• I cancelled my round-the-world trip that was to start on 8 April and finish on 16 May, which included a speaking engagement at the ACES Conference in Salt Lake City, Utah. As you would expect, the conference was cancelled, and even if it hadn’t been, Australia has now closed its borders, and there are no Qantas international commercial passenger flights in or out of Australia as at the end of March. For the most part, I have received refunds (even for nonrefundable advanced purchases) or partial refunds from most hotels, transport companies etc. (though I’m still waiting on actual refunds from two airlines), and I’m very grateful to those companies for doing so—Hilton Hotels, Rydges Hotel at Sydney Airport, and Ingot Hotel in Perth, you have my business in the future for refunding all my prepaid monies. However, there are no refunds at all from a small, single-person run 5-day residential workshop I was attending as part of the trip (the date has since been moved to October, but I have no intention of being in the US in October), or a 9-day tour in Morocco. The intransigence of the US tour company organising the Morocco tour has been bitterly disappointing and I have no idea if travel insurance will cover the thousands I had to pay by 6 January. That’s a story for another day and in a more personal forum. Suffice to say, they certainly won’t ever get any business from me again. This was my first experience with them and it hasn’t been good.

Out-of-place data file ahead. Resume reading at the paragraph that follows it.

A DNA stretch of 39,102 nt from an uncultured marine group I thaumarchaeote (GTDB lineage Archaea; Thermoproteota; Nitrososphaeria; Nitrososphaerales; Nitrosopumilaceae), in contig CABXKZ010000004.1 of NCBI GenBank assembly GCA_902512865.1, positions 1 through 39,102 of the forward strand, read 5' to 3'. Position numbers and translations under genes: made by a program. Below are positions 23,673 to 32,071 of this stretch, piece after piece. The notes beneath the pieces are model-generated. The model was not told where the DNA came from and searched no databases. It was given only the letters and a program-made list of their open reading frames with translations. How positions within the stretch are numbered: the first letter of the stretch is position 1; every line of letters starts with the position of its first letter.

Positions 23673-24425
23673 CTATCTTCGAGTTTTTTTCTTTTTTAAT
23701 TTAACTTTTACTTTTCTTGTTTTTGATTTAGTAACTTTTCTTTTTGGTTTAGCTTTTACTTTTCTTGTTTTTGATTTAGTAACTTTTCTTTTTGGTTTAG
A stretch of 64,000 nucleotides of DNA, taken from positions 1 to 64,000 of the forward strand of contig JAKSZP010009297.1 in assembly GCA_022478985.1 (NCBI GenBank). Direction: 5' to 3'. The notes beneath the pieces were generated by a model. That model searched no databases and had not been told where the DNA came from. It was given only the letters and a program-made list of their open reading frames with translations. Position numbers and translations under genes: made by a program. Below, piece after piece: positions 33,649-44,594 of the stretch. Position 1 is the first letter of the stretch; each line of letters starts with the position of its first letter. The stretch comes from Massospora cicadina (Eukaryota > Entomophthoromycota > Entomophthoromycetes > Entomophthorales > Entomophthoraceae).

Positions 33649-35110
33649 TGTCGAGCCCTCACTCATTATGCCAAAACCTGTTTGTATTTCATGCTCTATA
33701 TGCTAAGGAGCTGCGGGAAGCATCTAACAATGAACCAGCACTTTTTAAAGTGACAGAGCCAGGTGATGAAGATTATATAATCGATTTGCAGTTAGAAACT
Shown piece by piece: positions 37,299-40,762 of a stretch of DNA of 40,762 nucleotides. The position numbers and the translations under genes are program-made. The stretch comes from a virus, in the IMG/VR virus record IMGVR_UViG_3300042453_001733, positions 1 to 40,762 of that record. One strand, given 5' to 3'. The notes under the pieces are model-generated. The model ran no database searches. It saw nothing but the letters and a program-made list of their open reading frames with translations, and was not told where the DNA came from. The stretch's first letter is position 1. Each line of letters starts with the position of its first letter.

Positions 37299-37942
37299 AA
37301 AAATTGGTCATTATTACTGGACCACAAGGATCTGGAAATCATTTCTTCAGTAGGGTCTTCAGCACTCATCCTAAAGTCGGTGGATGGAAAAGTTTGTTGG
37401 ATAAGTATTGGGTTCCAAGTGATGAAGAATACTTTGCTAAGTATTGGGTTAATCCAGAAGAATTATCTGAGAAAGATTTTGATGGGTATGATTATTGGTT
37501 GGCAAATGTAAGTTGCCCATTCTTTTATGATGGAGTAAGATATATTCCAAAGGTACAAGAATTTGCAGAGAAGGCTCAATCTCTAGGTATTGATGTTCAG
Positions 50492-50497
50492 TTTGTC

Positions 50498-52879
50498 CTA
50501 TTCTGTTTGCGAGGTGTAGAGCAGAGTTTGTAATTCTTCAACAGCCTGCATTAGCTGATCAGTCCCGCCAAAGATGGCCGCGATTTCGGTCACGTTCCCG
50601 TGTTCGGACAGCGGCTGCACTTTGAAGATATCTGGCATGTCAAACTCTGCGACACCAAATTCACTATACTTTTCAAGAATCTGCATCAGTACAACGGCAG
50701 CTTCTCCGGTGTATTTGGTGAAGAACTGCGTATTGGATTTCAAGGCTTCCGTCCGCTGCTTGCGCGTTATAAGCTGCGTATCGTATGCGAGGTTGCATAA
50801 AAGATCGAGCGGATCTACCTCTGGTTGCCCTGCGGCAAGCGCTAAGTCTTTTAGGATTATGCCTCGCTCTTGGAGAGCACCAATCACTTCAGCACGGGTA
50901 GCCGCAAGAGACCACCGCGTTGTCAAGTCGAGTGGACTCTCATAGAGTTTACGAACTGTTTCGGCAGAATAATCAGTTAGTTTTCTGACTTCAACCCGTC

Stay safe, stay healthy. And wash your hands.


Word: Select a vertical section

March 31, 2020

Here’s a summary of the problem posted on an editors’ Facebook group I belong to: “I’ve been sent a Word doc that has been [converted] from a PDF. As it’s a doc in the editing stages for an academic journal, it still has the line numbers in the left margin. However, when it was [converted] to Word, these numbers are now part of each line individually (and some of them are images rather than text), meaning I can’t highlight them in one swoop and delete them. The idea of having to individually delete 50 numbers [from each of] 38 pages seems *very* untenable.”